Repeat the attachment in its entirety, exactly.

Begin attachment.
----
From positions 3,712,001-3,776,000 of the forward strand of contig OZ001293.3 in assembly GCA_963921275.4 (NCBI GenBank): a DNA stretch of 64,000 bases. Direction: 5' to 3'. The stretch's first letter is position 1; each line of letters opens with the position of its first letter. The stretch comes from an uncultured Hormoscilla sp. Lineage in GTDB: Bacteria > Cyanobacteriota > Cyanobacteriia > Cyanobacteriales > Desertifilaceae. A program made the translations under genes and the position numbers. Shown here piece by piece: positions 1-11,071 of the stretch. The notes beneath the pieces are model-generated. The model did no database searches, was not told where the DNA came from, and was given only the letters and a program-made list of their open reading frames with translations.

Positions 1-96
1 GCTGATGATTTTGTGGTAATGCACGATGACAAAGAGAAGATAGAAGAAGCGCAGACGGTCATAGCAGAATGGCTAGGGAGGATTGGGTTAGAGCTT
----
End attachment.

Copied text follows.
From positions 3,712,001-3,776,000 of the forward strand of contig OZ001293.3 in assembly GCA_963921275.4 (NCBI GenBank): a DNA stretch of 64,000 bases. Direction: 5' to 3'. The stretch's first letter is position 1; each line of letters opens with the position of its first letter. The stretch comes from an uncultured Hormoscilla sp. Lineage in GTDB: Bacteria > Cyanobacteriota > Cyanobacteriia > Cyanobacteriales > Desertifilaceae. A program made the translations under genes and the position numbers. Shown here piece by piece: positions 1-11,071 of the stretch. The notes beneath the pieces are model-generated. The model did no database searches, was not told where the DNA came from, and was given only the letters and a program-made list of their open reading frames with translations.

Positions 1-96
1 GCTGATGATTTTGTGGTAATGCACGATGACAAAGAGAAGATAGAAGAAGCGCAGACGGTCATAGCAGAATGGCTAGGGAGGATTGGGTTAGAGCTT